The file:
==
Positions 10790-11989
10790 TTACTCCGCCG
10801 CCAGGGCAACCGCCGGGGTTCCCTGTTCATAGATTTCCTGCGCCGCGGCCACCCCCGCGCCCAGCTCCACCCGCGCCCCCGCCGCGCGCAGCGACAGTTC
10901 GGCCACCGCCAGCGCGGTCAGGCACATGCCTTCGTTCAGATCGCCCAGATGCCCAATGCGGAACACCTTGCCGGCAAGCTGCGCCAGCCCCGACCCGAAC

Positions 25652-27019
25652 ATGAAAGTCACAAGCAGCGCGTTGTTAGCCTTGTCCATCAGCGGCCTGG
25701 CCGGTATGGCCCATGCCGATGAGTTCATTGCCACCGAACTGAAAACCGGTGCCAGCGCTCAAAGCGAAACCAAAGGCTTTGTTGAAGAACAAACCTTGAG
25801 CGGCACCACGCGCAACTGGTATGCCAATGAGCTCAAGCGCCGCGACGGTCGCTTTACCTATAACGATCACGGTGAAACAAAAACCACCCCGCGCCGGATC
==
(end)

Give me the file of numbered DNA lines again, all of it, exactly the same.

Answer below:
Positions 10790-11989
10790 TTACTCCGCCG
10801 CCAGGGCAACCGCCGGGGTTCCCTGTTCATAGATTTCCTGCGCCGCGGCCACCCCCGCGCCCAGCTCCACCCGCGCCCCCGCCGCGCGCAGCGACAGTTC
10901 GGCCACCGCCAGCGCGGTCAGGCACATGCCTTCGTTCAGATCGCCCAGATGCCCAATGCGGAACACCTTGCCGGCAAGCTGCGCCAGCCCCGACCCGAAC

Positions 25652-27019
25652 ATGAAAGTCACAAGCAGCGCGTTGTTAGCCTTGTCCATCAGCGGCCTGG
25701 CCGGTATGGCCCATGCCGATGAGTTCATTGCCACCGAACTGAAAACCGGTGCCAGCGCTCAAAGCGAAACCAAAGGCTTTGTTGAAGAACAAACCTTGAG
25801 CGGCACCACGCGCAACTGGTATGCCAATGAGCTCAAGCGCCGCGACGGTCGCTTTACCTATAACGATCACGGTGAAACAAAAACCACCCCGCGCCGGATC